Once upon a time, in a diverse and culturally tolerant place called basic cable, a little upstart channel decided to do battle against such big names as Home Box Office, Showtime, and Cinemax. Calling themselves “The Independent Film Channel,” their goal was simple – champion the offbeat and fringe movies being made by artists that fall far outside the media mainstream. It was an offshoot of Bravo and since 1994 (its premiere) was the host to the alternative Oscars, the Independent Spirit Awards. Over the next 20 years, it – along with the similarly styled Sundance Channel – hoped to show there was more to the artform than big explosions, witless RomComs, and gross out comedies.
Naturally, over time, some oddball TV series were added just to “spice things up” and while they kept to their motto of never editing films for running time or content, IFC had this horrible habit of inserting commercial breaks in the most inopportune places imaginable (one time, I recall watching a horror movie where the killer was about to be revealed, only to see his identity fade as the next round of ridiculous “As Seen On TV” like ads played out for what seemed like hours). Now, we can do away with the “films” part of the moniker all together.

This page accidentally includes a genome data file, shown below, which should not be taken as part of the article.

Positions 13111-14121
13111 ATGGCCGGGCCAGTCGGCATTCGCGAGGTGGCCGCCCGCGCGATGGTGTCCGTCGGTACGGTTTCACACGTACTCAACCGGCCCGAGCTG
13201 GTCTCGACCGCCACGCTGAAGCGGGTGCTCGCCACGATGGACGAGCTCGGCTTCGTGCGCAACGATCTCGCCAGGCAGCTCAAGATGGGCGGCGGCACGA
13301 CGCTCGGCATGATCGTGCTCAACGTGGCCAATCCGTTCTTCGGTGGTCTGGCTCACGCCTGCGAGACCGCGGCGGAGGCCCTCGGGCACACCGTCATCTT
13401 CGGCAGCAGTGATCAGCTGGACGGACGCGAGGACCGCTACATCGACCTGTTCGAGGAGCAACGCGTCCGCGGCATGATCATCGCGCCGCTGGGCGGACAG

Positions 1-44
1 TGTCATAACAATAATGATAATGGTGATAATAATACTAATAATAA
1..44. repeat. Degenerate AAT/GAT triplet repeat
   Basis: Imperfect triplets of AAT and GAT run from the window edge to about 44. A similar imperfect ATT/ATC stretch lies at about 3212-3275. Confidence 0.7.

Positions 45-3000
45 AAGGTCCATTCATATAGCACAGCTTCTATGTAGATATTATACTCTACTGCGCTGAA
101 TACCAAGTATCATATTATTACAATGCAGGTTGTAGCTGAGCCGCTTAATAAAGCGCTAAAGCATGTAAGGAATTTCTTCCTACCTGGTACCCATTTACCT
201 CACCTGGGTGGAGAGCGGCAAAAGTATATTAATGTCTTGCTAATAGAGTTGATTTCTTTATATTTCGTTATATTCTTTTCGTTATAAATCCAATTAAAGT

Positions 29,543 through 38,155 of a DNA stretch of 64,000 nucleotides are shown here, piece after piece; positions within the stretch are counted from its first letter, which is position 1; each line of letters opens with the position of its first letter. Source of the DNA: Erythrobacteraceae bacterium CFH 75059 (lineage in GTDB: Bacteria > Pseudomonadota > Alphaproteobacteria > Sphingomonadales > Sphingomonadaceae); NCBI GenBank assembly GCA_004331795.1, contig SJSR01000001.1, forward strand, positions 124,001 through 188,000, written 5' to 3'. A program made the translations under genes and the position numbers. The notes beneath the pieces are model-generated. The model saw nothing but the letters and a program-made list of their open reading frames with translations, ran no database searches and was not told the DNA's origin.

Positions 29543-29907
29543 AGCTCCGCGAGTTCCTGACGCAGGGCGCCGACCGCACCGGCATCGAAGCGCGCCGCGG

While celebrating the release of their latest original program, the mock mini-series ‘The Spoils of Babylon‘ (featuring Will Ferrell, Tobey Maguire, and Kristen Wiig) at the recent Television Critics Association winter press tour, the company announced it would no longer be known as The Independent Film Channel, but by the much simpler (and celluloid free) IFC. As reported by The Wrap, president and general manager Jennifer Caserta stated that the new “stands for a growing number of smart, funny and original alternative comedies, but our viewers already know that. So, starting today, IFC is legally IFC.”
Basically, this is the final kiss of death for movies on the channel (not that they needed one – all you have to do is check out their current listings to see the scraped barrel bottom scheduling) and a more permanent place for series such as ‘Portlandia,’ ‘Comedy Bang Bang,’ and ‘Maron.’ When you think about the numerous streaming sites offering in abundance what IFC used to provide in drips and drabs, it’s probably for the best. How much longer the network can function as a destination for post-ironic hipster humor remains to be seen, however.
Source: The Wrap